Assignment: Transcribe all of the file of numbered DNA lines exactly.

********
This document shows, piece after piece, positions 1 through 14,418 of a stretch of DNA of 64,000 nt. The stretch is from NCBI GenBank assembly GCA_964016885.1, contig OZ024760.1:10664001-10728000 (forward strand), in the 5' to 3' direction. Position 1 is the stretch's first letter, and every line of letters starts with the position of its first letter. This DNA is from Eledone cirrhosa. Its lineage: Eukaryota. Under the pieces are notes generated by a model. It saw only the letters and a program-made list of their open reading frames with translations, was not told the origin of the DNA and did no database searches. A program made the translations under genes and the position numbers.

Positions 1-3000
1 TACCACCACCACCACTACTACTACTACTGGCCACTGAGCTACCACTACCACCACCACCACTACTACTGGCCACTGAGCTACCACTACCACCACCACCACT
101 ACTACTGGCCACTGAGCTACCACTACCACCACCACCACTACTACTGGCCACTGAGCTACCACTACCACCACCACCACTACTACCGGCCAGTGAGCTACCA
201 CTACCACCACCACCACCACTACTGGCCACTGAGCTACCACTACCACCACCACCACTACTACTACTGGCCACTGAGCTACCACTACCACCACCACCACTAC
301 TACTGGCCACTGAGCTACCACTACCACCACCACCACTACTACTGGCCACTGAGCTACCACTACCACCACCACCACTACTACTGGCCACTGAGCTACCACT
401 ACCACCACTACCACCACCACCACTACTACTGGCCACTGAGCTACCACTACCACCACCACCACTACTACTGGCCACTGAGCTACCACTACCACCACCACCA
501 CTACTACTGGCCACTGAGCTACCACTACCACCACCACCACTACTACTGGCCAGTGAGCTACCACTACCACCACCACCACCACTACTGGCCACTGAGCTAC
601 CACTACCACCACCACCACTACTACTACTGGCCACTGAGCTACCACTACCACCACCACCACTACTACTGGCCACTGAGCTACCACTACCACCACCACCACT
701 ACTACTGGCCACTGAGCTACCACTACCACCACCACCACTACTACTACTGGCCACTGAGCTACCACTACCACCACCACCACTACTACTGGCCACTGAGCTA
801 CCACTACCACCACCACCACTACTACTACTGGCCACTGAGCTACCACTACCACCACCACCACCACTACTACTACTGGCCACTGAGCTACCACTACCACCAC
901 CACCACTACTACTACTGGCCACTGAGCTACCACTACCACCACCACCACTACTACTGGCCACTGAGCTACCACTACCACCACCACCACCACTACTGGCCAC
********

This document shows, piece after piece, positions 1 through 14,418 of a stretch of DNA of 64,000 nt. The stretch is from NCBI GenBank assembly GCA_964016885.1, contig OZ024760.1:10664001-10728000 (forward strand), in the 5' to 3' direction. Position 1 is the stretch's first letter, and every line of letters starts with the position of its first letter. This DNA is from Eledone cirrhosa. Its lineage: Eukaryota. Under the pieces are notes generated by a model. It saw only the letters and a program-made list of their open reading frames with translations, was not told the origin of the DNA and did no database searches. A program made the translations under genes and the position numbers.

Positions 1-3000
1 TACCACCACCACCACTACTACTACTACTGGCCACTGAGCTACCACTACCACCACCACCACTACTACTGGCCACTGAGCTACCACTACCACCACCACCACT
101 ACTACTGGCCACTGAGCTACCACTACCACCACCACCACTACTACTGGCCACTGAGCTACCACTACCACCACCACCACTACTACCGGCCAGTGAGCTACCA
201 CTACCACCACCACCACCACTACTGGCCACTGAGCTACCACTACCACCACCACCACTACTACTACTGGCCACTGAGCTACCACTACCACCACCACCACTAC
301 TACTGGCCACTGAGCTACCACTACCACCACCACCACTACTACTGGCCACTGAGCTACCACTACCACCACCACCACTACTACTGGCCACTGAGCTACCACT
401 ACCACCACTACCACCACCACCACTACTACTGGCCACTGAGCTACCACTACCACCACCACCACTACTACTGGCCACTGAGCTACCACTACCACCACCACCA
501 CTACTACTGGCCACTGAGCTACCACTACCACCACCACCACTACTACTGGCCAGTGAGCTACCACTACCACCACCACCACCACTACTGGCCACTGAGCTAC
601 CACTACCACCACCACCACTACTACTACTGGCCACTGAGCTACCACTACCACCACCACCACTACTACTGGCCACTGAGCTACCACTACCACCACCACCACT
701 ACTACTGGCCACTGAGCTACCACTACCACCACCACCACTACTACTACTGGCCACTGAGCTACCACTACCACCACCACCACTACTACTGGCCACTGAGCTA
801 CCACTACCACCACCACCACTACTACTACTGGCCACTGAGCTACCACTACCACCACCACCACCACTACTACTACTGGCCACTGAGCTACCACTACCACCAC
901 CACCACTACTACTACTGGCCACTGAGCTACCACTACCACCACCACCACTACTACTGGCCACTGAGCTACCACTACCACCACCACCACCACTACTGGCCAC